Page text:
Architectural problem-solving – from tight sites to tricky spaces – are on display during the Homes by Architects tour.
What does an architect-designed home or renovation look like? At the Homes by Architects tour next weekend, it’s everything from a reinvented kitchen in a century-old Georgian to a sustainable, minimalist glass-walled abode on Medicine Lake.
The 23 residences open to the public include nine remodelings and 14 new homes representing a variety of architectural styles and budgets in the Twin Cities and western Wisconsin. The sixth annual event, hosted by the Minnesota Chapter of the American Institute of Architects (AIA), is also a chance to ask architects about a tour home’s design solutions or your own perplexing projects.
“Architects can rework spaces in an older home, so you don’t have to put on a huge addition,” said architect Ashley Mitlyng, chairwoman of the tour committee. “If you’re building new, they make sure it fits the site and the neighborhood.”
Five homes clustered together along the St. Croix River in western Wisconsin are an added bonus this year. “You can turn it into a nice weekend drive along the river,” said Mitlyng.
Here’s a snapshot of two projects on the tour: One is a brand-new residence tailored for a narrow lot, and the other is an expansion and remodeling of a St. Croix River getaway.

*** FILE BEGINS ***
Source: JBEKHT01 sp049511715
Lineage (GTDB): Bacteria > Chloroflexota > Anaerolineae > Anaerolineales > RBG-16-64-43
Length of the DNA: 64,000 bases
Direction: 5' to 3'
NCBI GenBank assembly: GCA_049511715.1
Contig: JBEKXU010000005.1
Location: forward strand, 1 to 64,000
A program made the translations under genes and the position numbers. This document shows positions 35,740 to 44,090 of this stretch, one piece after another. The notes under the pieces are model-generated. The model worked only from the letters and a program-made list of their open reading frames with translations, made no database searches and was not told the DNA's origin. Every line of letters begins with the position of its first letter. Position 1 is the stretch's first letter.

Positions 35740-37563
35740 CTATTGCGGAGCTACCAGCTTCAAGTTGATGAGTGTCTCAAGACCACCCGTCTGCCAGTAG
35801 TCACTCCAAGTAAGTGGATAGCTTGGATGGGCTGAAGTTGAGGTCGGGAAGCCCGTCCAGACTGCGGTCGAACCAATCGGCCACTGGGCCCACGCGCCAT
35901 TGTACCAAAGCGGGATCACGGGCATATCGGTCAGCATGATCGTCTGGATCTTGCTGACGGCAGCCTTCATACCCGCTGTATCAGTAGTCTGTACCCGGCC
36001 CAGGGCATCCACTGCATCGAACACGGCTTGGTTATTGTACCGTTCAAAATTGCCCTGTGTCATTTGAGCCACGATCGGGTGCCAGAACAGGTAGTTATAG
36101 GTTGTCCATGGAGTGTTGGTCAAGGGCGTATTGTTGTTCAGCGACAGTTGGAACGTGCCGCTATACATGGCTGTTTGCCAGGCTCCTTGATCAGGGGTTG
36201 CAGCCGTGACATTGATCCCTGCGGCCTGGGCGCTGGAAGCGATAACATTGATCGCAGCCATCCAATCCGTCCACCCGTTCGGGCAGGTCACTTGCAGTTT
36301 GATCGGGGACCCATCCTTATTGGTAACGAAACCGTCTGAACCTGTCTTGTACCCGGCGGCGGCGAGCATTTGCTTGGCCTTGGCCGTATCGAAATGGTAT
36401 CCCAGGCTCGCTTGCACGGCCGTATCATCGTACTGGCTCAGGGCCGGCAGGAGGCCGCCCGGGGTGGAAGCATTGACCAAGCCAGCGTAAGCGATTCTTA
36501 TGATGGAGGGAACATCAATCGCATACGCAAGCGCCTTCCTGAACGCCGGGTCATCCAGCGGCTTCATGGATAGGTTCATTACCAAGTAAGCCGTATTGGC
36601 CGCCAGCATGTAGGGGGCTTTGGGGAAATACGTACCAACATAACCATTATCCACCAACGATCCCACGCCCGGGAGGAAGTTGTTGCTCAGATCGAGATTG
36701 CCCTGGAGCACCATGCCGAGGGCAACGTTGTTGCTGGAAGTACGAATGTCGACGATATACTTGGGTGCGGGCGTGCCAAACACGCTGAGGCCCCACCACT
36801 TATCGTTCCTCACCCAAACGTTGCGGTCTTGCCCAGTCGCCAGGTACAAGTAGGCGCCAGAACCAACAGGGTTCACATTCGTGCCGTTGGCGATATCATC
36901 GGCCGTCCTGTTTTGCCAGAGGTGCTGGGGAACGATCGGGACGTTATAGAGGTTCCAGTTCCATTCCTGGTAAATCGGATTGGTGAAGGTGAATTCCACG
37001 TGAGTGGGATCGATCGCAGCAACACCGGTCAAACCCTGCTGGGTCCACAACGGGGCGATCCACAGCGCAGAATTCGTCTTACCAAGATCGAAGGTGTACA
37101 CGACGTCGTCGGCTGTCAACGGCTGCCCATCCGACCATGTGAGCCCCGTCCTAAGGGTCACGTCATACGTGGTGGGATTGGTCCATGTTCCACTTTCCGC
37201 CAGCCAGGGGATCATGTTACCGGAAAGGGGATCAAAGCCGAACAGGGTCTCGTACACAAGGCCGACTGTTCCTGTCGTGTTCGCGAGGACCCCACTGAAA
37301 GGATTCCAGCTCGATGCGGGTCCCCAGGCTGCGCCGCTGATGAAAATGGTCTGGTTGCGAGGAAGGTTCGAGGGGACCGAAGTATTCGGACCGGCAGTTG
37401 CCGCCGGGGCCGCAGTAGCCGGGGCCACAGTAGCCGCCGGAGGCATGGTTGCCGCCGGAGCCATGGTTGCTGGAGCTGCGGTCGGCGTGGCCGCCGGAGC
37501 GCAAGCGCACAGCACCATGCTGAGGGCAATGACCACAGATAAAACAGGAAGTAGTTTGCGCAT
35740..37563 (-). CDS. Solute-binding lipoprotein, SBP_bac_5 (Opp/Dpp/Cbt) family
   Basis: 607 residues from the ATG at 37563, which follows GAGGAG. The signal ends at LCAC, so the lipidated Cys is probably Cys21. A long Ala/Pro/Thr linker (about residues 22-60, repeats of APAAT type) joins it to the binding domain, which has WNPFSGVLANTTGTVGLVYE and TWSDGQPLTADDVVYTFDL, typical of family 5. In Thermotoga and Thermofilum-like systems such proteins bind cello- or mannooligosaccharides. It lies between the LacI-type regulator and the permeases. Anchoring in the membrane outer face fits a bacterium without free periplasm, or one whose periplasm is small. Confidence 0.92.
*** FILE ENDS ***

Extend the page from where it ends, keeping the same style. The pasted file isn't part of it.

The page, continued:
glass cabin in the woods
The home: A 1970 ranch house on the St. Croix River bluffs near Hudson, Wis.
The owners: Donna Avery and Tom Kigin.
Design team: Architect Mark Nelson, designer David Heide, interior designer Michael Crull and Kyle Thrapp, David Heide Design Studio, www.dhdstudio.com, 612-337-5060.
The mission: Avery and Kigin bought the no-frills one-level home in 1995 for its wooded lot on a bluff above 140 feet of shoreline. Plus it was only 30 minutes from their home in St. Paul.
The couple and their two daughters were content with the 900-square-foot weekend getaway, with its studio-sized kitchen and one eating area in the screen porch.
But during the winter of 2010, a broken water pipe soaked the interior. “The house was flooded, and water ran for three weeks before we discovered it,” said Avery. Mold and mildew had permeated the walls. She called her longtime friend David Heide, who advised them to keep the foundation, rebuild the interior and expand the living area with a main-floor addition.
By starting with a clean slate, Avery could have a real dining area for guests, a bigger, better kitchen and a comfortable living room with river views. But the most dramatic change was the direction of the design aesthetic.
“We live in a turn-of-the-century home in St. Paul,” said Avery. “I was craving a clean, uncluttered fresh start.”
Heide took her cue. “We wanted to design a clean and contemporary cabin in the woods,” he said, “but also use lots of warm, natural materials.”
Dream kitchen: The light-filled airy space is three times bigger than the old dark kitchen. The base of the center island is made of redwood recycled from the floor of the original screened porch — which was deteriorating and had to be torn down. “It was too precious to part with,” said Avery. “Re-using materials brings soul into the house.”